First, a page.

Thursday, October 19, 2006

How To Become A Columnist In A Major Newspaper

You put on your wingnut hat with two large blue, red and white wings and a picture of George Bush inside a large heart in the middle*. Then you take a keyboard, set your tongue in the middle of your mouth and start banging away.

This conclusion I have drawn from a large and careful study of the U.S. media, and from some recent products of this process of picking columnists. Here, for your enjoyment, is Jonah Goldber, a card-carrying wingnut columnist, on the topic of the Iraq war:

The Iraq war was a mistake.

I know, I know. But I've never said it before. And I don't enjoy saying it now. I'm sure that to the antiwar crowd this is too little, too late, and that's fine because I'm not joining their ranks anyway.

In the dumbed-down debate we're having, there are only two sides: Pro-war and antiwar. This is silly. First, very few folks who favored the Iraq invasion are abstractly pro-war. Second, the antiwar types aren't really pacifists. They favor military intervention when it comes to stopping genocide in Darfur or starvation in Somalia or doing whatever that was President Clinton did in Haiti. In other words, their objection isn't to war per se. It's to wars that advance U.S. interests (or, allegedly, President Bush's or Israel's or ExxonMobil's interests). I must confess that one of the things that made me reluctant to conclude that the Iraq war was a mistake was my general distaste for the shabbiness of the arguments on the antiwar side.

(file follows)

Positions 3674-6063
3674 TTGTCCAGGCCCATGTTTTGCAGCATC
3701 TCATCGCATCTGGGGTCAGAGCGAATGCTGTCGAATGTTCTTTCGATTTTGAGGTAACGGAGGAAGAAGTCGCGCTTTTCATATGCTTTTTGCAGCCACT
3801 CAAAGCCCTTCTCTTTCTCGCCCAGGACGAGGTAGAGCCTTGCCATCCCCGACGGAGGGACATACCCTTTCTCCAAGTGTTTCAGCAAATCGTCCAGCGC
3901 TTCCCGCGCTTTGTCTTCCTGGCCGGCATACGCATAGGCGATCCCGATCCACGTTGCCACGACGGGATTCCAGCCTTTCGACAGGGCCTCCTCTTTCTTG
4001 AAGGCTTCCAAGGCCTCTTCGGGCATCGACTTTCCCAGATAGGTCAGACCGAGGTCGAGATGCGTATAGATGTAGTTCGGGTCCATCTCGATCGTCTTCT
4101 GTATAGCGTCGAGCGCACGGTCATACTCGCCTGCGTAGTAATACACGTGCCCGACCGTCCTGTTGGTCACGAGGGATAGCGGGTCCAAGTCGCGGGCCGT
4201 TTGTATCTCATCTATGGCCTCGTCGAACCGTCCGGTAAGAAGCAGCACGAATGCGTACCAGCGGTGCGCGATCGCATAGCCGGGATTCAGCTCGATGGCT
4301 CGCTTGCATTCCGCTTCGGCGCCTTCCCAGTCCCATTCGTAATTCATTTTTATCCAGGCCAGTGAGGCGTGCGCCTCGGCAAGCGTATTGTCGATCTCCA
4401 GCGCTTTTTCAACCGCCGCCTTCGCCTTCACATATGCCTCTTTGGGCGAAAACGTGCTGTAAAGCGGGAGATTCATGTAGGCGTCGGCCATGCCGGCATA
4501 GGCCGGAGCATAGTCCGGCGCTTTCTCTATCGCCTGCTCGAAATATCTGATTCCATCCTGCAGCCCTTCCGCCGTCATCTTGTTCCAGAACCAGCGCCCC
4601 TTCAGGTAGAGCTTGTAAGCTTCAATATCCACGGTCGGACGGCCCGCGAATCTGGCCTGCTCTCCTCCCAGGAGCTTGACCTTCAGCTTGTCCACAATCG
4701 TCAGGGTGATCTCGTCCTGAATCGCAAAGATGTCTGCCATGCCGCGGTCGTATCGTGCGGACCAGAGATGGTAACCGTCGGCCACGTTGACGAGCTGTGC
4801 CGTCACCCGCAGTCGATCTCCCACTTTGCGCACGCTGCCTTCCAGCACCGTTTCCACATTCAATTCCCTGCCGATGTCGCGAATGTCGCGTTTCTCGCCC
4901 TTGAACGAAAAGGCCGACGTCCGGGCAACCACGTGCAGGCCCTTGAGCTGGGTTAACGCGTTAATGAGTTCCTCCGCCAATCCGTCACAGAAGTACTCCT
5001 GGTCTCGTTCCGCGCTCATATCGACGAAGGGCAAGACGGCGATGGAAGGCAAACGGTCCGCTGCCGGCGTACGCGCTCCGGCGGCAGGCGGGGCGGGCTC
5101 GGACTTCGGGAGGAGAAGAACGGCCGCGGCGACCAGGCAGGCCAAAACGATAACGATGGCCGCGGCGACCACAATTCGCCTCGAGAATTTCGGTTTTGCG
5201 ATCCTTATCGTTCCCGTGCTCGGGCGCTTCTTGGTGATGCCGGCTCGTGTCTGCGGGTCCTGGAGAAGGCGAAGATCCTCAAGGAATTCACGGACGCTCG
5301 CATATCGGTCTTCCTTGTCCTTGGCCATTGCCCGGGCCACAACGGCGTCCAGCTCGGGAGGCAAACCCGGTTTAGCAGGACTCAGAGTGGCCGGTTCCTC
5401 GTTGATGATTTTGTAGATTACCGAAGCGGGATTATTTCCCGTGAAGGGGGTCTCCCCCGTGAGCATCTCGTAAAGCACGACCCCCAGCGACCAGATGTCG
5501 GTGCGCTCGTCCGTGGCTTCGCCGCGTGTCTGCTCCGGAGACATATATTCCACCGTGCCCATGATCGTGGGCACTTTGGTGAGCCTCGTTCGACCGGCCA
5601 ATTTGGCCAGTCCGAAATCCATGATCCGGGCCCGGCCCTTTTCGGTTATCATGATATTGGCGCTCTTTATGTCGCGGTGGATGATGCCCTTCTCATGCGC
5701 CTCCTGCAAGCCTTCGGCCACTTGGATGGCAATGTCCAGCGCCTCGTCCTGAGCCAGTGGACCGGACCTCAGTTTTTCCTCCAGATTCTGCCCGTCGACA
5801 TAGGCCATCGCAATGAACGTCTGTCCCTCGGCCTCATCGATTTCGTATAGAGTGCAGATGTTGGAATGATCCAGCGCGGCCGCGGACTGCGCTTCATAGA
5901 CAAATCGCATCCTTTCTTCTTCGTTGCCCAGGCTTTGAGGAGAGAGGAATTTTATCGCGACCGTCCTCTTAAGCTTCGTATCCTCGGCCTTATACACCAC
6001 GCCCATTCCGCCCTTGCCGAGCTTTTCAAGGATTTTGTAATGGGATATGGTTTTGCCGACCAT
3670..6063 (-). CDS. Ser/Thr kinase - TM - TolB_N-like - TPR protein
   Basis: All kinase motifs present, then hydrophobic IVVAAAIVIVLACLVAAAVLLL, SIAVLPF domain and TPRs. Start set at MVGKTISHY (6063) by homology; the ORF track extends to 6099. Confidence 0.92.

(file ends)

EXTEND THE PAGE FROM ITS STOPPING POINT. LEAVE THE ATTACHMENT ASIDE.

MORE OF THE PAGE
It's shabby to favor war that would stop genocides or starvation? What happened to the values-party? Ok, I guess.

Goldberg then continues getting himself further and further into a real mess:

But that's no excuse. Truth is truth. And the Iraq war was a mistake by the most obvious criteria: If we had known then what we know now, we would never have gone to war with Iraq in 2003. I do think that Congress (including Democrats Hillary Clinton, John Kerry, Jay Rockefeller and John Murtha) was right to vote for the war given what was known — or what was believed to have been known — in 2003. And the claims from Democrats who voted for the war that they were lied to strikes me as nothing more than cowardly buck-passing.

"If we had known then what we know now." How about not using that silly excuse just once. How about asking instead what we really knew then? How about reminding our wingnutty selves about the situation as it was, about Osama bin missing still being missing, about the war in Afghanistan still unwon, about a zillion other important things that were going on. And we threw away all that and went busily after Saddam Hussein, like children playing war. Without any plan for the war's aftermath. Without anyone with any knowledge about the country we were going to invade. Shia. What is that? Who are the Kurds? Where is the oil? What about the fanatic Islamists which were kept suppressed by Saddam? Nah, let's just create some pictures of the Iraqis giving us flowers and us giving their children candy and let's cut out the children's corpses after the suicide bombers hit them.

But this is not how the wingnut columnists write about the opposition. Nope. The opposition is very stupid, very naive and a fanatic lover of all things communist. Even today.

One day I, too, can become a columnist! When I learn to phrase my conclusions like this:

According to the goofy parameters of the current debate, I'm now supposed to call for withdrawing from Iraq. If it was a mistake to go in, we should get out, some argue. But this is unpersuasive. A doctor will warn that if you see a man stabbed in the chest, you shouldn't rush to pull the knife out. We are in Iraq for good reasons and for reasons that were well-intentioned but wrong. But we are there.

Excuse me while I go and bang my head against the garage door. En route there I will burn all my manuscripts and make myself a wingnut helmet with patriotic streamers.
And the jockstrap. Forgot about the jockstrap...